What Works
Context Curious from What Works
How I Think

How I Think

Why I take special care to illustrate the mental models I use to understand work and business—and how you can, too.

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Last week, I gave a talk on the tension between our owner selves and our worker selves. I’m pretty happy with the way it came together, but I struggled to make it work. I had limited time on stage, limited knowledge of the audience, and quite a bit I wanted to say.

In the initial conversation I had with event organizers, we talked about how likely attendees felt many conflicting priorities given the current economic environment. I had recently published my article on why “the economy” doesn’t mean much when it comes to the needs and well-being of small business owners and independent workers. And I suggested that I hit similar themes but with a broader message that would apply no matter which way the economic winds were blowing. Hence, talking about the tension between our owner selves and our worker selves.

When I'm thinking about this kind of talk, I tend to structure it into 3 basic parts.

The first is a specific challenge that the audience is dealing with. The second is a mental model that I can use to elucidate that challenge. And third, a broader application that helps people use that mental model in a variety of circumstances.1

The specific challenge is what the organizers told me their attendees were dealing with (i.e., conflicting priorities). That connected to a mental model that I had for why conflicting priorities happen (i.e., how economic factors impact workers differently than owners). Then, I used that mental model to bridge to a broader application (i.e., how running a small business creates considerations that exert opposing forces).

That’s how I came up with the original presentation topic and title: “Navigating the messy middle between owner and worker.”

Title Slide

But when I sat down to start outlining what I wanted to say and how I wanted to build out the talk, I realized that there were, oh, about six mental models that I could use to talk about the difference between owners and workers. First, I eliminated a couple of models that would typically be my go-to concepts because I didn’t want to be written off as a Radical Leftist. I don’t have a problem with being identified as a Radical Leftist, of course. But I knew that if I could explain the issue without using the vocabulary of Marxism and class struggle, I could get everyone on board, regardless of how they’d identify themselves politically.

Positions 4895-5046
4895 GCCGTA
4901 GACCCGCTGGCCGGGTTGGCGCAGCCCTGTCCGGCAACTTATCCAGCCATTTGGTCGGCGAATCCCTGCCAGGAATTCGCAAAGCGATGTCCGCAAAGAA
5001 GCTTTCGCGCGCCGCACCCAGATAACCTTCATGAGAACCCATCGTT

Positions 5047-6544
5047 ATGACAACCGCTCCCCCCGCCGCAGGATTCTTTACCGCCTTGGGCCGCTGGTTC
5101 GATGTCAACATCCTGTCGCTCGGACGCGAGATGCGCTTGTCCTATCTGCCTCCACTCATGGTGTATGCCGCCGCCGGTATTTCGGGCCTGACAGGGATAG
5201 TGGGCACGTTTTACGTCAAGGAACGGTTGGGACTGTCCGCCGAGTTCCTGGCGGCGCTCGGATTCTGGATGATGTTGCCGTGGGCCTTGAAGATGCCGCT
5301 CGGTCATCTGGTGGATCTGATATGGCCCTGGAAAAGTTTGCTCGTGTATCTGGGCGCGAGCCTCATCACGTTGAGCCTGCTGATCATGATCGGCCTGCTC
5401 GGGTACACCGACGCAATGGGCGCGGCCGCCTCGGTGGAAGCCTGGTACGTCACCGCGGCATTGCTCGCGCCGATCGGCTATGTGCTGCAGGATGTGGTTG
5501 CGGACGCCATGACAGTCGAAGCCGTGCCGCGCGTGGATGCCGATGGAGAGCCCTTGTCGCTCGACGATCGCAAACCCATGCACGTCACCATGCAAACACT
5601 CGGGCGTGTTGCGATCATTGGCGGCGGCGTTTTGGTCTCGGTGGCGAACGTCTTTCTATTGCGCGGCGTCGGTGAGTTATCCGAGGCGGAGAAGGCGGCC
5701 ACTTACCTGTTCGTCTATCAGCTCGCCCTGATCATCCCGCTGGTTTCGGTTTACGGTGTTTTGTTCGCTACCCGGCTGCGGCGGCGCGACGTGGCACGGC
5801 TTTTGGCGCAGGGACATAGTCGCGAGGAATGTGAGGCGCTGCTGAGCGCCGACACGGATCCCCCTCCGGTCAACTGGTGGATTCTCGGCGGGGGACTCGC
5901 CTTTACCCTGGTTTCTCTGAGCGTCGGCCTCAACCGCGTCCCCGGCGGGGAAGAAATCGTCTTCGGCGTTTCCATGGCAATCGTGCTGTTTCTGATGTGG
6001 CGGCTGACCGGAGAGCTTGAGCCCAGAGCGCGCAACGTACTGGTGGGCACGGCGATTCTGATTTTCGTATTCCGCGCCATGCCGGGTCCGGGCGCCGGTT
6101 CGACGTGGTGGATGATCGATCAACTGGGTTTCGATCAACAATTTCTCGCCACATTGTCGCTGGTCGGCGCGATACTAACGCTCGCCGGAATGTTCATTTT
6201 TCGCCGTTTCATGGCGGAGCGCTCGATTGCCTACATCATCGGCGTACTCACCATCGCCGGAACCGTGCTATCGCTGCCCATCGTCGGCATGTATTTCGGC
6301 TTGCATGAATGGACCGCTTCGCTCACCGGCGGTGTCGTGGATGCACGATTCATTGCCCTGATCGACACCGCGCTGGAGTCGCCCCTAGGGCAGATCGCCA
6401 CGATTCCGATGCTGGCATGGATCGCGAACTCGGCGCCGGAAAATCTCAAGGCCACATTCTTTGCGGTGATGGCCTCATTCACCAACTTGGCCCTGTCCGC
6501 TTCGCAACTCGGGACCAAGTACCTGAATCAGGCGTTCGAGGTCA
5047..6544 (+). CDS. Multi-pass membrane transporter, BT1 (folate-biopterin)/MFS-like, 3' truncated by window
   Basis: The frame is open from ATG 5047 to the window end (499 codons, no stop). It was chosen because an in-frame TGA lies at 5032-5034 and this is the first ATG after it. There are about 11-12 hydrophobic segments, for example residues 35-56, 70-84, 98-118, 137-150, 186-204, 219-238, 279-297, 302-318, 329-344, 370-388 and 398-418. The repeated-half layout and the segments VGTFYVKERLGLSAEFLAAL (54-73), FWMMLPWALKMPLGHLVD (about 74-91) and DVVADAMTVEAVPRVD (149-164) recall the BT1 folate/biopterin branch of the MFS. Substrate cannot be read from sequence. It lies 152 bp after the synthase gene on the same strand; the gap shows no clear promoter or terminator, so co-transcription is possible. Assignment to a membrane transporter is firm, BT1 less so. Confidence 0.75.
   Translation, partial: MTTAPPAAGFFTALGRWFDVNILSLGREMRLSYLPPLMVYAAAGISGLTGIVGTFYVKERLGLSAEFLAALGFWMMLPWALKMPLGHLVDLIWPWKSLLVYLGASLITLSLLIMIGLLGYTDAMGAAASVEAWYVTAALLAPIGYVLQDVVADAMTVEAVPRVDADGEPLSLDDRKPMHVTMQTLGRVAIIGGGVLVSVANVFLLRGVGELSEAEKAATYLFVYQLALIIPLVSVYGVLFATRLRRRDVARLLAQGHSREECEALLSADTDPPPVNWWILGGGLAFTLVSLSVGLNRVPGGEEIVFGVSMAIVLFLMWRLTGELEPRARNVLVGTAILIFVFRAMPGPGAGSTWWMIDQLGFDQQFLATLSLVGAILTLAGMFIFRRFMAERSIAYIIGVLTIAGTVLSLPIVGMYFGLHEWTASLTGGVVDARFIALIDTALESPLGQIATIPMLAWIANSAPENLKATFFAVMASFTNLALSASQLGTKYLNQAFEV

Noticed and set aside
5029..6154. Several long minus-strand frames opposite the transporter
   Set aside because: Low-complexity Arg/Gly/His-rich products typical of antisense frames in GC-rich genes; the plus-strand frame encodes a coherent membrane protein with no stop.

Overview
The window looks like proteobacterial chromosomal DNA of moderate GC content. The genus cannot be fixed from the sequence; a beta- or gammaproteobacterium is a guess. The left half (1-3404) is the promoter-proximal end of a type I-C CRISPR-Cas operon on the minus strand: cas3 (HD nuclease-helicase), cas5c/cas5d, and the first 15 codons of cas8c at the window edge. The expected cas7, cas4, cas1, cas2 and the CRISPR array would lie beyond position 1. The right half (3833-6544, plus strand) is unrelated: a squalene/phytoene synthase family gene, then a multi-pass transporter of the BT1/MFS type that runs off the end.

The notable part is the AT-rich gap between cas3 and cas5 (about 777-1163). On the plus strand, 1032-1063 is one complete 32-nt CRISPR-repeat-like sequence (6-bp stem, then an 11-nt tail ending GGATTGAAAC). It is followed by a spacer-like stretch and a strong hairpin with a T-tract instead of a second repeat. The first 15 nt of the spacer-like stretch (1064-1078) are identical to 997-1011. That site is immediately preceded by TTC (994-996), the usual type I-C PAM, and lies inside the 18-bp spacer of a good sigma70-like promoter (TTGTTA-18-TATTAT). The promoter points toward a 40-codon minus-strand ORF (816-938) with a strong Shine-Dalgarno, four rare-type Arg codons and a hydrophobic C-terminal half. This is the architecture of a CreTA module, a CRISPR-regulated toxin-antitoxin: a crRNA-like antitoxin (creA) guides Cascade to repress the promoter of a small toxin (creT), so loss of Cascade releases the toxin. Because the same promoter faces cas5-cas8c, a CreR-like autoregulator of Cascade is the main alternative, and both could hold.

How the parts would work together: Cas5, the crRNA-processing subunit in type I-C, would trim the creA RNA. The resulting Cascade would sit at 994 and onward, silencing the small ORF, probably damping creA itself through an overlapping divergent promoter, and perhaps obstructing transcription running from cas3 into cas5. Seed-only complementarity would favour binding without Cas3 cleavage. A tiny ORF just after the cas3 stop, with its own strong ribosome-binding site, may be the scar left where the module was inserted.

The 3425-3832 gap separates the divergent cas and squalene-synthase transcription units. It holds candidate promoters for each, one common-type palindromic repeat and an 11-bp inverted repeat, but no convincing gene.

Next, I tried out a mental model where I’d explain how the different values and incentives within a corporate structure are different from the values and incentives within a small business structure. I made diagrams! I was on to something! But, for as useful as that mental model might be, I realized that I couldn’t use it to structure a 30- to 45-minute talk. There were just too many steps between the acute experience of the problem and the mental model I wanted to share to think about.

I do not have pretty handwriting.

All throughout this initial phase, I made slides.2 I’ve learned that while I don’t think of myself as a visual thinker, starting to turn concepts into visualizations early helps me properly scope and argue a talk. I noticed that the word “tension” seemed fruitful in terms of visual language. I grabbed a picture of two pairs of hands pulling on a rope, tug-of-war style. I put that image into the middle of the slide after one in which I briefly outlined how owner priorities differ from worker priorities. In the top left corner of the tug-of-war slide, I wrote: “These considerations aren’t necessarily mutually exclusive…” And in the bottom right corner, I wrote: “But they do tend to exert force in opposite directions.”

At that point, I realized I had overcomplicated the whole thing.

Honestly, any decent talk that I give has a moment where I’ve realized I’ve overcomplicated things and need to go back to the drawing board! The not-so-decent talks are the ones in which I don't realize I've overcomplicated things.

That tension—being pulled in opposite directions—spoke directly to the difficulty I knew everyone in the room would have experience with. It was a simple and effective mental model for the problem. Of course, that mental model didn’t have anything to say about the solution. So I needed to keep going.

As I continued to work through what I wanted to say, I recognized that the next step in the model would be to use a Venn diagram. The circle on the left was owner priorities. The circle on the right was worker priorities. I left the overlap intentionally blank to (hopefully) show that there isn’t some “right answer” for how these two sets of priorities overlap. Simply that there is room for us to play in the middle.

From there, I needed one more mental model to provide the takeaway. This one came easily: a gauge. I wanted to show that when we recognize the various forces creating the tension between our owner selves and our workers selves, we can adjust the pressure. Sometimes, we need to consider what are more owner-type priorities. Other times, we need to consider more worker-type priorities. But a gauge isn’t locked in one position, right? It remains responsive to our needs and goals, adjusting the pressure accordingly.

The other day,

, a brilliant finance and economics communicator, described her project this way:

The goal is to give people tools to understand the world around them.

This is my goal, too.

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What Works
Context Curious from What Works
For people who are curious about the beliefs, systems, and stories that shape the 21st-century economy and how we navigate it